Social Justice

Posted on: Nov 04, 2022

As the Social Justice and Outreach Coordinator, I get many opportunities to witness the great generosity of our parishioners and others in the community all throughout the year! I was amazed once again as we gathered over 360,000 bottles of water this summer for the thirsty. This October, over the course of two weekends, our Men’s Club collected enough clothes to fill a 20-foot U-haul truck, which was then donated to St. Joseph the Worker! However, if I had to pick a time of year, or season, that really stands out when it comes to generosity, it would have to be the one we are entering into now. We are in the first week of November, which means in the next couple of weeks, we will start sharing information about our Giving Tree and Adopt-a-Family programs. And as we enter into Advent, you will be encouraged to bring donations of white socks with you to Mass each week. The generous response to all these different giving opportunities this time of year always blows me away… and I’m sure this year will be no different! 


This got me thinking, however, about the idea of generosity in general. For some, generosity comes naturally and for others, it can be more of a challenge. A lot of times when we think of giving and generosity, the first things that come to mind are giving money or goods (that usually cost money!). And while this is certainly wonderful (and appreciated!), for some people this is easier or more possible than it is for others. But, there are actually many ways we can practice generosity during this season that go beyond simply giving of our monetary resources. You can be generous with…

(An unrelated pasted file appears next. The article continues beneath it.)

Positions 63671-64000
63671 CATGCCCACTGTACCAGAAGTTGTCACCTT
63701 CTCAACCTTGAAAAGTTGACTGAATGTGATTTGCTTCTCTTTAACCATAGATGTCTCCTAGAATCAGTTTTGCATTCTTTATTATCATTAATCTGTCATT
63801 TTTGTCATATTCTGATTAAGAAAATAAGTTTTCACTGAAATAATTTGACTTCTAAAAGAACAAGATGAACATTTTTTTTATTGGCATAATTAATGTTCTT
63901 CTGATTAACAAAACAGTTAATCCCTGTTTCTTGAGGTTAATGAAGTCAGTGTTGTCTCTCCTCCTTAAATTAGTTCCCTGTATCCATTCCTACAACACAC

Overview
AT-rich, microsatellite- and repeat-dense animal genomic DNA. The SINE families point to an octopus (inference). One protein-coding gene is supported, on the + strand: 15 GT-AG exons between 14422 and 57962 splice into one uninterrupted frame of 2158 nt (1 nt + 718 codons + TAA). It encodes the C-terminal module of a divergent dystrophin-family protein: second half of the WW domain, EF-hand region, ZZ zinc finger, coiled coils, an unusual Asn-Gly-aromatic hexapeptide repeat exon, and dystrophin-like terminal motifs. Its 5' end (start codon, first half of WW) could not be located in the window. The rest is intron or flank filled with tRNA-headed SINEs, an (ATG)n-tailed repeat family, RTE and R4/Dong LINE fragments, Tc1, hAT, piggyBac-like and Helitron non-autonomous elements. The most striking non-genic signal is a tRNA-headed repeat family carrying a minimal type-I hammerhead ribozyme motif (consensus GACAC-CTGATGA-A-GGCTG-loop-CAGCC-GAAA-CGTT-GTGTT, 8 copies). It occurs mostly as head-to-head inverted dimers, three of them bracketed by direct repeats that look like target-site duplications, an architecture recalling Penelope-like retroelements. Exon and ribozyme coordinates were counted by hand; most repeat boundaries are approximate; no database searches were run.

~ your time: volunteer, put in the effort to build a relationship, give a listening ear

 ~ your words: say thank you, give encouragement, express love, give compliments

 ~ your attention: stop multitasking and give someone your full attention, don’t interrupt

 ~ your hospitality: make someone feel welcome, include others who may be left out  

 ~ your talent: share a knowledge/expertise, teach someone something

 ~ your mercy: forgive someone (or yourself!), apologize when necessary

 ~ your acceptance: try to see things from another point of view, give others the benefit of the doubt, assume positive intent


Pope Francis said, “Let us ask the Lord for the grace of being generous, so that our hearts may be opened and we may be kinder.” The next couple months will present many ways, big and small, that we can give to others in need. We certainly hope that you will jump in where you can! At the same time, maybe we can all take on the challenge this year to let the spirit of generosity infiltrate all aspects of who we are! 

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Megan Popa
Coordinator of Social Justice and Outreach
ext. 138
mpopa@stpatcc.org